Why Save the Bankers?: And Other Essays on Our Economic and Political Crisis

Why Save the Bankers And Other Essays on Our Economic and Political Crisis Incisive commentary on the financial meltdown and its aftermath from the author of the bestselling global phenomenon Capital in the Twenty First Century Thomas Piketty s work has proved that unfetter

  • Title: Why Save the Bankers?: And Other Essays on Our Economic and Political Crisis
  • Author: Thomas Piketty Seth Ackerman
  • ISBN: 9780544663329
  • Page: 263
  • Format: Hardcover
  • Incisive commentary on the financial meltdown and its aftermath, from the author of the bestselling global phenomenon Capital in the Twenty First Century Thomas Piketty s work has proved that unfettered markets lead to increasing inequality Without meaningful regulation, capitalist economies will concentrate wealth in an ever smaller number of hands Armed with this knowlIncisive commentary on the financial meltdown and its aftermath, from the author of the bestselling global phenomenon Capital in the Twenty First Century Thomas Piketty s work has proved that unfettered markets lead to increasing inequality Without meaningful regulation, capitalist economies will concentrate wealth in an ever smaller number of hands Armed with this knowledge, democratic societies face a defining challenge fending off a new aristocracy For years, Piketty has wrestled with this problem in his monthly newspaper column, which pierces the surface of current events to reveal the economic forces underneath Why Save the Bankers brings together selected columns, now translated and annotated, from the period book ended by the September 2008 collapse of Lehman Brothers and the Paris attacks of November 2015 In between, writing from the vantage point of his native France, Piketty brilliantly decodes the European sovereign debt crisis, an urgent struggle against the tyranny of markets that bears lessons for the world at large And along the way, he weighs in on oligarchy in the United States, wonders whether debts actually need to be paid back, and discovers surprising lessons about inequality by examining the career of Steve Jobs Coursing with insight and flashes of wit, these brief essays offer a view of recent history through the eyes of one of the most influential economic thinkers of our time.

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      Published :2019-04-02T18:35:22+00:00

    About "Thomas Piketty Seth Ackerman"

    1. Thomas Piketty Seth Ackerman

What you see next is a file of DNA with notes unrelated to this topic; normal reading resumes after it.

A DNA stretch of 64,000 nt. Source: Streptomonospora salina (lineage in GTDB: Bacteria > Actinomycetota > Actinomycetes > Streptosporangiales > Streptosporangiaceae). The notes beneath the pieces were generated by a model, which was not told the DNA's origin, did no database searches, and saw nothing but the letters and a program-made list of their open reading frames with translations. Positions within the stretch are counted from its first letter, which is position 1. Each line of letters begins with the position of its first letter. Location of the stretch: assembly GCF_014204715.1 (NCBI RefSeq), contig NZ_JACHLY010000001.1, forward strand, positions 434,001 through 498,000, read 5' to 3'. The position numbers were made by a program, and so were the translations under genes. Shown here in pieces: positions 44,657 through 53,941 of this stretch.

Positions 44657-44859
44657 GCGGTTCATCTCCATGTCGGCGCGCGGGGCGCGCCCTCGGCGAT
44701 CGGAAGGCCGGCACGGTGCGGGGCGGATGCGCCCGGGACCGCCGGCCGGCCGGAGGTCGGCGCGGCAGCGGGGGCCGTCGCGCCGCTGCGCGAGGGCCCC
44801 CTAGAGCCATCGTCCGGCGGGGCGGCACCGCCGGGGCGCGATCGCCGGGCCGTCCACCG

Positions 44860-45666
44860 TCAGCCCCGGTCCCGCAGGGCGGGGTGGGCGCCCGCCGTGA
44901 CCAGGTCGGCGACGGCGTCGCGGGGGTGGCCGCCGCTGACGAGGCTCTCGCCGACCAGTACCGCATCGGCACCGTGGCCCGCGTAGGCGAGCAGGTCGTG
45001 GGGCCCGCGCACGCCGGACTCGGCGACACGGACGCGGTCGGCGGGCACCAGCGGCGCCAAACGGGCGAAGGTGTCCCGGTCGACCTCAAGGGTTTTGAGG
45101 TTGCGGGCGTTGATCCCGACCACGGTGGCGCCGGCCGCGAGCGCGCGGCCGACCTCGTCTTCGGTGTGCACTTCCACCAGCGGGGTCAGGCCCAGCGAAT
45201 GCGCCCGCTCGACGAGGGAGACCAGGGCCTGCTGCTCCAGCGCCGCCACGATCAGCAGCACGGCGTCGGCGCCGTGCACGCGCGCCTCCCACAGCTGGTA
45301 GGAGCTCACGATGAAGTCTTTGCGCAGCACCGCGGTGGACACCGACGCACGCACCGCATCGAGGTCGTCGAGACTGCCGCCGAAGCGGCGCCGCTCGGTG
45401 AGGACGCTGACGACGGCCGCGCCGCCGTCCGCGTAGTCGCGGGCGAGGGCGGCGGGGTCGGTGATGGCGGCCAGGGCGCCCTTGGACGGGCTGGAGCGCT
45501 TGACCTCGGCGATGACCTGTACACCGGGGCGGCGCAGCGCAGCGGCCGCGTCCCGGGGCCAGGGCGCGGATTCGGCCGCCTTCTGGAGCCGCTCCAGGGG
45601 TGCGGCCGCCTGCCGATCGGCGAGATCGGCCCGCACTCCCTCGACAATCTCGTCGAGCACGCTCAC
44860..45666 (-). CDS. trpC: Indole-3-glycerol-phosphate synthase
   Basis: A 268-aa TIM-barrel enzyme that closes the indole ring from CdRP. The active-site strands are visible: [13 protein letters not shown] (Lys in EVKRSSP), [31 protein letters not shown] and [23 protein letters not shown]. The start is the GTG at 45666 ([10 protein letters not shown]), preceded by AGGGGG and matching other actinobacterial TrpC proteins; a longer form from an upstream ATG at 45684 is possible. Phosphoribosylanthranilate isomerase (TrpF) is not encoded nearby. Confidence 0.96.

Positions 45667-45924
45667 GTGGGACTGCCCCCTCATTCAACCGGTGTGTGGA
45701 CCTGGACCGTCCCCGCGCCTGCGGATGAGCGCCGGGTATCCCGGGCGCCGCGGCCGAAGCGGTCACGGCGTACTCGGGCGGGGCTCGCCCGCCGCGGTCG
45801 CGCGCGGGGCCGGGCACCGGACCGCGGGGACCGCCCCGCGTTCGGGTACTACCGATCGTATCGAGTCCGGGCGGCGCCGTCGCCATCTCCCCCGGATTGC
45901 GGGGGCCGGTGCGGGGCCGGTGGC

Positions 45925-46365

Thomas Piketty French t ma pik ti born May 7, 1971 is a French economist who works on wealth and income inequality He is the director of studies at the cole des hautes tudes en sciences sociales EHESS and professor at the Paris School of Economics He is the author of the best selling book Capital in the Twenty First Century 2013 , which emphasizes the themes of his work on wealth concentrations and distribution over the past 250 years The book argues that the rate of capital return in developed countries is persistently greater than the rate of economic growth, and that this will cause wealth inequality to increase in the future To address this problem, he proposes redistribution through a global tax on wealth.Piketty was born on May 7, 1971, in the Parisian suburb of Clichy He gained a C stream scientific Baccalaur at, and after taking scientific preparatory classes, he entered the cole Normale Sup rieure ENS at the age of 18, where he studied mathematics and economics At the age of 22, Piketty was awarded his Ph.D for a thesis on wealth redistribution, which he wrote at the EHESS and the London School of Economics under Roger Guesnerie.After earning his PhD, Piketty taught from 1993 to 1995 as an assistant professor in the Department of Economics at the Massachusetts Institute of Technology In 1995, he joined the French National Centre for Scientific Research CNRS as a researcher, and in 2000 he became director of studies at EHESS.Piketty won the 2002 prize for the best young economist in France, and according to a list dated November 11, 2003, he is a member of the scientific orientation board of the association gauche, en Europe , founded by Michel Rocard and Dominique Strauss Kahn.In 2006 Piketty became the first head of the Paris School of Economics, which he helped set up He left after a few months to serve as an economic advisor to Socialist Party candidate S gol ne Royal during the French presidential campaign Piketty resumed teaching at the Paris School of Economics in 2007.He is a columnist for the French newspaper Lib ration, and occasionally writes op eds for Le Monde.In April 2012, Piketty co authored along with 42 colleagues an open letter in support of then PS candidate for the French presidency Fran ois Hollande Hollande won the contest against the incumbent Nicolas Sarkozy in May of that year.In 2013, Piketty won the biennial Yrj Jahnsson Award, for the economist under age 45 who has made a contribution in theoretical and applied research that is significant to the study of economics in Europe Piketty specializes in economic inequality, taking a historic and statistical approach His work looks at the rate of capital accumulation in relation to economic growth over a two hundred year spread from the nineteenth century to the present His novel use of tax records enabled him to gather data on the very top economic elite, who had previously been understudied, and to ascertain their rate of accumulation of wealth and how this compared to the rest of society and economy His most recent book, Capital in the Twenty First Century, relies on economic data going back 250 years to show that an ever rising concentration of wealth is not self correcting To address this problem, he proposes redistribution through a global tax on wealth.